We show in these pieces that the essence of Gandhi’s thoughts were derived from Christianity in general and Tolstoy in particular (at least parts directly follow from Tolstoy) and are in conflict with core principles of Indic theology, spanning from Sanatan Dharma to Jainism (which is closest among the Indic schools to Gandhi). The revolutionaries were instead, knowingly or unknowingly, rooted in Hindu foundation and ethos. Many of Gandhi’s contemporaries, both Hindus (revolutionaries like Sachin Sanyal, philosophers like Aurobindo Ghosh and masses) and Christians, saw him more as a Christian than a Hindu. We also show that he seriously pondered upon converting to Christianity, and rejected the consideration ostensibly because he believed that he could follow Jesus Christ’s teachings in Hinduism and that he could be a good Christian while being a good Hindu. We show that he was wrong there as core Christian doctrines have significant differences with Christian theology. We conjecture that he did not convert because he did not want to alienate the bulk of India, which was practising Hindu during his times. At any rate, we show that he facilitated proselytizing contrary to his stated opposition to the same.

7) In this article, we show that Gandhi had committed himself to helping the oppressed fight against their injustice, even if they did not follow his path of non-violence.  Yet, in practice, while Gandhi had few problems accepting British violence against Indians in general & Revolutionaries in particular, he had a deep seated loathing for the Revolutionaries & sought to undermine them by every means.  In deals that the Congress made with the British, Gandhi left the Revolutionaries to dry.  He introduced Congress resolutions condemning the Revolutionaries, personally condemned the Revolutionaries & actively sympathised with the targets of the Revolutionaries.  He & his colleagues (Nehru, Patel, and Rajagopalachari being prominent among them) actively collaborated with the British in suppressing the Revolutionaries.  Gandhi & his colleagues never formally moved against any capital sentence for the Revolutionaries either.  Among those he & his colleagues condemned & tried to erase & banish from public memory were the finest of our Revolutionaries including Bhagat Singh, Sukh Dev, Chandrasekhar Azad, Gopinath Saha, Shanti Chowdhary, Suniti Ghosh, and Vasudev Gogte, among others. (added on 02/08/2015)
8) In this article, we show that the top leaders of the Congress (Patel, Nehru, Azad and Gandhi) colluded with the British to suppress the naval mutiny.  When the people of Bombay fought & died in the streets for the naval ratings, the Congress offered support to the British to suppress it.  Patel promised to protect the mutinous naval ratings from victimisation if they surrendered, and then promptly, he & Nehru threw them to the wolves, while Gandhi condemned the ratings.  The army mutiny of Jabalpur & air mutinies were treated similarly.  Free India consigned the military mutineers to oblivion and refused them status as freedom fighters However, the effect of the mutinies on the British decision to quit India was enormous.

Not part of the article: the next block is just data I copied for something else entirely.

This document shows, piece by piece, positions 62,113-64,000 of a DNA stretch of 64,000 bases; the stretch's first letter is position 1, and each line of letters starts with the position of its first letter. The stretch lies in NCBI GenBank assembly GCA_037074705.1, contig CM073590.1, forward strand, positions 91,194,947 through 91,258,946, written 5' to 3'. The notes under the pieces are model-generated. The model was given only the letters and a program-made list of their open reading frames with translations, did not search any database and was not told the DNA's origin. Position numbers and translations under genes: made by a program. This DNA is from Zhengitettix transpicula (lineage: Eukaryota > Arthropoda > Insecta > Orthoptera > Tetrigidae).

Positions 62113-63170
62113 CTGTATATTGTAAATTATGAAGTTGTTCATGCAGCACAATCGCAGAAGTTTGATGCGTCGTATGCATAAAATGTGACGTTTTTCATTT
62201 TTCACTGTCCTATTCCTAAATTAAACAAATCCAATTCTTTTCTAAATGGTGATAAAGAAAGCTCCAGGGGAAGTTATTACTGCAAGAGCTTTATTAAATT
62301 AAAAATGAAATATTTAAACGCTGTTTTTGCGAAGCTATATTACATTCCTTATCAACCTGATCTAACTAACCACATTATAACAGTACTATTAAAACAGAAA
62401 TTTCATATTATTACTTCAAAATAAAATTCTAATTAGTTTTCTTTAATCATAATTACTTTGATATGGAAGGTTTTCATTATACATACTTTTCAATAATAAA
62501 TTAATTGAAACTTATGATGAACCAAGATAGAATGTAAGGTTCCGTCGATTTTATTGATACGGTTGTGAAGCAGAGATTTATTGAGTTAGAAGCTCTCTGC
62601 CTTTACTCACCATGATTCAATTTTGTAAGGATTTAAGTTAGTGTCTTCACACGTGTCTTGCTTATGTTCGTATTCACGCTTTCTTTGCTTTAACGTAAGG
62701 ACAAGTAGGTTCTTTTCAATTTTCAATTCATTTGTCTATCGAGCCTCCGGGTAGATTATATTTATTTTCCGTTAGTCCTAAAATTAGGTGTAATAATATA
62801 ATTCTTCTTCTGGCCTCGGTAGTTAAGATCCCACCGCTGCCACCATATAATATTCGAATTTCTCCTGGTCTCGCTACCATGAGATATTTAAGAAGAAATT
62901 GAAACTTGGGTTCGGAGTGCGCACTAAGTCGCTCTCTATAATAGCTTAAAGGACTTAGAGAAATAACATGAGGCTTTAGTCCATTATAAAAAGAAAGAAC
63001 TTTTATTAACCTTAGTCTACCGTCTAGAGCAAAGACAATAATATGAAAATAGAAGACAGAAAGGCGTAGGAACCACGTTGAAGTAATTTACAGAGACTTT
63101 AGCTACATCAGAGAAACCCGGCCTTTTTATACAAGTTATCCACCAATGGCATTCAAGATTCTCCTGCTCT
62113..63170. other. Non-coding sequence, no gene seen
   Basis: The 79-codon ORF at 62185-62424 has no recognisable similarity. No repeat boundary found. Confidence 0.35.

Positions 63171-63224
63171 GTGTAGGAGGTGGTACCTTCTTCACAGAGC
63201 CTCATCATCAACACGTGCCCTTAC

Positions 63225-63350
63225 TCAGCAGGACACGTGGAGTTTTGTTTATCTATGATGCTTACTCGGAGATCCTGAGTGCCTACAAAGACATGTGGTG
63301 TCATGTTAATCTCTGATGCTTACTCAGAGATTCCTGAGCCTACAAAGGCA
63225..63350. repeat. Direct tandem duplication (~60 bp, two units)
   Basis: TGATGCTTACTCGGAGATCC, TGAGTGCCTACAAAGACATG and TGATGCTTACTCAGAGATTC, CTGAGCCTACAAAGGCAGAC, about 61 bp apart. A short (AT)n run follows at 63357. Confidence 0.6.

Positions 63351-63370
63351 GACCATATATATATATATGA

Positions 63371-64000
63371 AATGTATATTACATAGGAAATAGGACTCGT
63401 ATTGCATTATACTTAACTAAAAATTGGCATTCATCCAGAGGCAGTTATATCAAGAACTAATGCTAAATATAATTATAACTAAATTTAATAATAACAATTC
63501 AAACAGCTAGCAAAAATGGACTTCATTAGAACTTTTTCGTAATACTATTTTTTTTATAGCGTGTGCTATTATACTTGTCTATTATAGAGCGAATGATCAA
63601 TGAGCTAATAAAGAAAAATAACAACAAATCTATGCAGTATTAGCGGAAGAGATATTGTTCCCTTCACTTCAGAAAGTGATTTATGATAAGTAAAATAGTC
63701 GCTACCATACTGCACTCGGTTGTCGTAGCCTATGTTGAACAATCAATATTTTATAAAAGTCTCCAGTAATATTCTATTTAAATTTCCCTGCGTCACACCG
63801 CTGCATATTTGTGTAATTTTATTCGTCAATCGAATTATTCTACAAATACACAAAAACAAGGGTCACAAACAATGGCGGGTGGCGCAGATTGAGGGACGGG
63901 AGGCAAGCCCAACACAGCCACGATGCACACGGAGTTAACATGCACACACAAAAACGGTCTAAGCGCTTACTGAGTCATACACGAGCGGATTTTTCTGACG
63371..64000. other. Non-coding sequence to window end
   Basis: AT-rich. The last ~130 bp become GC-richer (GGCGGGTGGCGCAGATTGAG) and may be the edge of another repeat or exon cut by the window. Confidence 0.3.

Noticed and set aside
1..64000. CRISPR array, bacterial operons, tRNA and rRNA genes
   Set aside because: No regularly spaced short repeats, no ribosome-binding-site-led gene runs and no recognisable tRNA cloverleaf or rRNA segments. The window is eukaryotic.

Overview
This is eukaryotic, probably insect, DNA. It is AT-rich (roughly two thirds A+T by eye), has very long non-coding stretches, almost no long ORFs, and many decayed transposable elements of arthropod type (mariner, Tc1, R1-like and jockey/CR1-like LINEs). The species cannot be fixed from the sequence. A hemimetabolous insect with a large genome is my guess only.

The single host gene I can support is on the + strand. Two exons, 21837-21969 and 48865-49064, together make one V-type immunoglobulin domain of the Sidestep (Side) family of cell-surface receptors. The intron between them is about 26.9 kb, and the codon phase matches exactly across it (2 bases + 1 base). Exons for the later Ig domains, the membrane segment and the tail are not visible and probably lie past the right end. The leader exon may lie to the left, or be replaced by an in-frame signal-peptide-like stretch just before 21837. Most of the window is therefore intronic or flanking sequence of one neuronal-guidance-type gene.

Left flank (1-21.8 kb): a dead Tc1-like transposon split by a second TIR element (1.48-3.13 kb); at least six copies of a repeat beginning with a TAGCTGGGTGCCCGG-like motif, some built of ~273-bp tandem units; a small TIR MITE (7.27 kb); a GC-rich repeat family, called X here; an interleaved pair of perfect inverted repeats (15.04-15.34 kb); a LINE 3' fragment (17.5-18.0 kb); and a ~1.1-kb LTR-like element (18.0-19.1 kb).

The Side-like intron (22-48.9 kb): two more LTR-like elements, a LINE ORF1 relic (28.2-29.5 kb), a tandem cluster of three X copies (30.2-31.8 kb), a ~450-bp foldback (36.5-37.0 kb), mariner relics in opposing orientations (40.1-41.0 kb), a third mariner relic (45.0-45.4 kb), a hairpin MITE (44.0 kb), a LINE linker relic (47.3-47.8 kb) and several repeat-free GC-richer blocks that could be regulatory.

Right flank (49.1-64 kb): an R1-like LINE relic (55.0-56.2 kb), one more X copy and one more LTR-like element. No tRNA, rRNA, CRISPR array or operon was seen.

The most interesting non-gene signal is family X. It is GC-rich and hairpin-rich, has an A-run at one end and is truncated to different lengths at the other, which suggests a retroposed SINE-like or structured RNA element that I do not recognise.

9) In this article, we focus on the actual position taken by Gandhi with respect to cow protection.  Gandhi opposed legislation banning cow slaughter and we document why he did so, in his own words.  The purpose of the article is to faithfully reproduce Gandhi’s position on cow slaughter legislation.
10) In this article, we point out that Gandhi’s cow protection consisted of appeasing Muslims and bullying Dalits.  Gandhi repeatedly appeased Muslims and defended their right to slaughter cows.  He strongly opposed any attempt by Hindus to infringe upon their right to slaughter cows and demanded that Hindus die to save cows, without opposing Muslim rights in any way.  At the same time, he bullied Dalits and demanded that they stop eating beef.  He made their participation in the freedom struggle contingent upon their giving up beef.  We examine in detail the position taken by Gandhi and why he took up such a position.
11) In this article, we point out that far from getting us freedom `bina khadak, bina dhaal’, Gandhi never even wanted freedom.   He gave multiple definitions of Swaraj, depending on the day of the week.  Throughout his career, except for a few months in 1942, Gandhi desperately tried to stop freedom, calling off mass movements and seeking only minor concessions for his party.  We examine his definitions of Swaraj and his career of seeking `Swaraj’
12) In two parts, we point out how Gandhi, Nehru and the other honourable Congress leaders used, abused and destroyed a peasant revolt in Awadh and crushed its leader, Baba Ramachandra.  Baba Ramachandra was a progressive leader who led the Awadhi peasants against the zamindars and their British enablers.  Baba Ramachandra linked the Awadhi peasant demands to Swarajya.  However, the emergence of this peasant leader was deeply displeasing to the powers that be and he was quickly destroyed by Nehrus and Gandhi, working in tandem with the Islamist Khilafatists and the British, and the peasants he led were massacred.
In addition to these, there was an introductory article by Saswati which initiated the entire series on Gandhi.
Fundamental Conflicts in Indian Nationhood – Gandhi vs Revolutionaries
The question then that remains to be answered is if the insistence on passive submission to violent intrusion was somehow intrinsic to Indian ethos, or is it that the revolutionaries internalised the essence of Indian nationhood?
A critical examination of the actions of Gandhi & Nehru concerning the revolutionaries.  We also examine the portrayal of their actions by professional historians & record their lapses, omissions & hiding of history.